What are the best practices for maintaining and operating a Global Transit VPC
Aviatrix Software-defined Cloud Routers are a cloud-native networking framework for public clouds. The solution is also recommended by AWS. It is packed with benefits that enable customers that want to scaling in the cloud. More information on how the solution works can be found on the AWS transit solution Answers page.
Once the Aviatrix solution is implemented, it is important to take a few (easy) steps to help operationalize your Software Defined transit network:
Enable Gateway High Availability
Aviatrix Gateways should be deployed in an HA fashion. Depending on criticality of the VPC connectivity, aviatrix offers various levels of autohealing features in case of downtime. For most critical deployments, we recommend a cross-Availability Zone HA implementation. The controller takes care of switching between gateways if the primary tunnel or gateway where to go down.
Gateway High Availability is described here: https://docs.aviatrix.com/HowTos/gateway.html#high-availability
Controller Access Lockdown
It is a good idea to lock down controller access to necessary personnel that will be operating on the aviatrix solution. There is a documented checklist of items to consider including automatic security group management, two factor authentication and creating sub user groups. The list of options for controller access hardening are described here: https://docs.aviatrix.com/HowTos/FAQ.html#how-do-i-secure-the-controller-access
This article covers the following topics:
- Enable Controller Security Group Management
- Use signed certificate
- Remove less secure TLS version(s)
- Enable LDAP or DUO second factor to login in
- Create Read-only accounts
- Remove admin account login
Controller Backup (and Restorability)
Controller (operating in the data plane) is a hardened EC2 appliance. It is a good idea to enable backup on the controller. This sets up a recurring backup job where the controller configuration is captured and stored in a secure S3 bucket. Note: a controller coming down does not affect the datapath (Gateways). Traffic will continue to be routed.
More information on how to set up controller back up and how to restore it documented here: https://docs.aviatrix.com/HowTos/controller_backup.html
Troubleshooting Tools (Know Your Options)
Aviatrix solution leverages its central controller model to help cloud and network teams quickly troubleshoot connectivity issues. Using these UI tools do not require special networking skills.
One obvious thing to check the status of the tunnels. This can be found in the Peering page. If the Tunnels are “UP” there are no issues with the tunnel status. You can also run some diagnostics on the tunnels from this page.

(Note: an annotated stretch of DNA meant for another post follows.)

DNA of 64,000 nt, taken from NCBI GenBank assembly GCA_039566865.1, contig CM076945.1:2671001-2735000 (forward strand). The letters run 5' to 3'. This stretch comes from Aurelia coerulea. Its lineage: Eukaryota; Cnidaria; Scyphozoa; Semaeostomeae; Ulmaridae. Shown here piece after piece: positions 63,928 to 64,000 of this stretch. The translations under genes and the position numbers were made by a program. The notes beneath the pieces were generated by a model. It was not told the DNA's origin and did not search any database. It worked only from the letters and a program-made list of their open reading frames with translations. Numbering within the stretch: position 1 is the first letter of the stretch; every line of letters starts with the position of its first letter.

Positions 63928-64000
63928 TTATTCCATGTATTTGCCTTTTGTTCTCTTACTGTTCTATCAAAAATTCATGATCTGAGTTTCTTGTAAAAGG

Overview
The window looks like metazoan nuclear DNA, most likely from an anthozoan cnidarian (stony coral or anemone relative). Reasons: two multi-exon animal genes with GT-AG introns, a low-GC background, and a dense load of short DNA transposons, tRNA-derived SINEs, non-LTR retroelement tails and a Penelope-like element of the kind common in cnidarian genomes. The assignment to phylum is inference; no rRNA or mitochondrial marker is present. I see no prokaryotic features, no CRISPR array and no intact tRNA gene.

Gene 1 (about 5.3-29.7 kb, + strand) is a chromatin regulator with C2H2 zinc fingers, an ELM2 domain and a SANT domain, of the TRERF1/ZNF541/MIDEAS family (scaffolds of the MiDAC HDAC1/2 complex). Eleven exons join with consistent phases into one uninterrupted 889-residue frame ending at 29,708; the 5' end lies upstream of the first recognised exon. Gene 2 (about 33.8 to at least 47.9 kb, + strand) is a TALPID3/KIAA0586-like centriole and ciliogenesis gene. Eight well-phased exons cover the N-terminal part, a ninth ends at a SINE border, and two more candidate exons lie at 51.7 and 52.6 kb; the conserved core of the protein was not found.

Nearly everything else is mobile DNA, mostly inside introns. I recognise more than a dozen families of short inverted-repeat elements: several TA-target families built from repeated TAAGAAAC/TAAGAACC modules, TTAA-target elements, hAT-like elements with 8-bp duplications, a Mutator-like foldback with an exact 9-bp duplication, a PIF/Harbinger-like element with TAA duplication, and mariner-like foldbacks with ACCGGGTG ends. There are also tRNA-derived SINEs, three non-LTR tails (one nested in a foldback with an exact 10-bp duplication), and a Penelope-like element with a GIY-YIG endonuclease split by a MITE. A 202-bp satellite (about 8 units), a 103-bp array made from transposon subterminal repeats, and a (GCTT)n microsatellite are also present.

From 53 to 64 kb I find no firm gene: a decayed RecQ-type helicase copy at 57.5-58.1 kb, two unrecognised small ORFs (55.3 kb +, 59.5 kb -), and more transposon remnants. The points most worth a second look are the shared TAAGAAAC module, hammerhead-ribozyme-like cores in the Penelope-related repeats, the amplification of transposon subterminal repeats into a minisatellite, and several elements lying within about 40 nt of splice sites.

The other tools in the debugging process enables the user to debug beyond Aviatrix Components. You can do traceroute/ping tests from any gateway to specific hosts right from the controller UI using the Gateway Utility (Troubleshoot -> Diagnostics -> Network tab) . You could also consider a connectivity test using the Network Connectivity Utility or using the Packet capture utility to download a PCAP file from any gateway for further analysis.
Leverage Visibility for Performance and Cost Control
Use the Aviatrix Controller to track connectivity provisioned to date and monitor the performance. The Dashboard shows a geographical view or a topological view of the transit network and other connectivity provisioned via Aviatrix Gateways. It also provides network statistics by gateway. Set up the dashboard to reflect your prefered view.
The dashboard can also provide critical information on:
- Performance (bandwidth) tracking on the gateways.
- Cost control to make sure the gateways are optimally sized.
Set Up Alerts Using Log Analytics Platforms
Aviatrix Controller and gateways can log packet statistics, security events and status events to log analytics platforms. Set up the logging mechanism and alerting to provide critical proactive monitoring for your business.
Learn about how to set up logging to log analytic tools: https://docs.aviatrix.com/HowTos/AviatrixLogging.html
Set up alerting in the logging platform. Here is an example of how to set up realtime alerts using Splunk: http://docs.splunk.com/Documentation/Splunk/7.1.1/Alert/DefineRealTimeAlerts
Leverage Automation and Network as Code
Aviatrix enables networking to be provisioned and managed along with your cloud deployments (Infrastructure as Code + Network as Code).
The controller is capable of orchestrating network actions through REST API calls. Some examples of how to leverage APIs are documented here: https://docs.aviatrix.com/HowTos/aviatrix_apis_datacenter_extension.html
If your team uses terraform, Aviatrix has a terraform provider to accomplish network as code: https://github.com/AviatrixSystems/terraform-provider-aviatrix
These items are suggested configurations to help you with your Day 2 operations of the transit network and multi-cloud connectivities.
Setup Email Alerting and SMTP Server
Aviatrix controller allows you to set up Status Change Event Alert email address. This is the email (or alias) that will get alerts on Gateway health, Tunnel health and other maintenance issues. You can also customize the SMTP server that sends out the emails. Note: If you do not configure your own SMTP settings, by default, the controller uses an Aviatrix-owned SMTP server.
To make these changes, log in to the controller. Go to Settings -> Maintenance -> Controller -> Email. Here you can make configure your email alerts and SMTP settings.
If you have any questions on any of these items or about the Aviatrix Solution in general, please contact email@example.com
Other resources: https://docs.aviatrix.com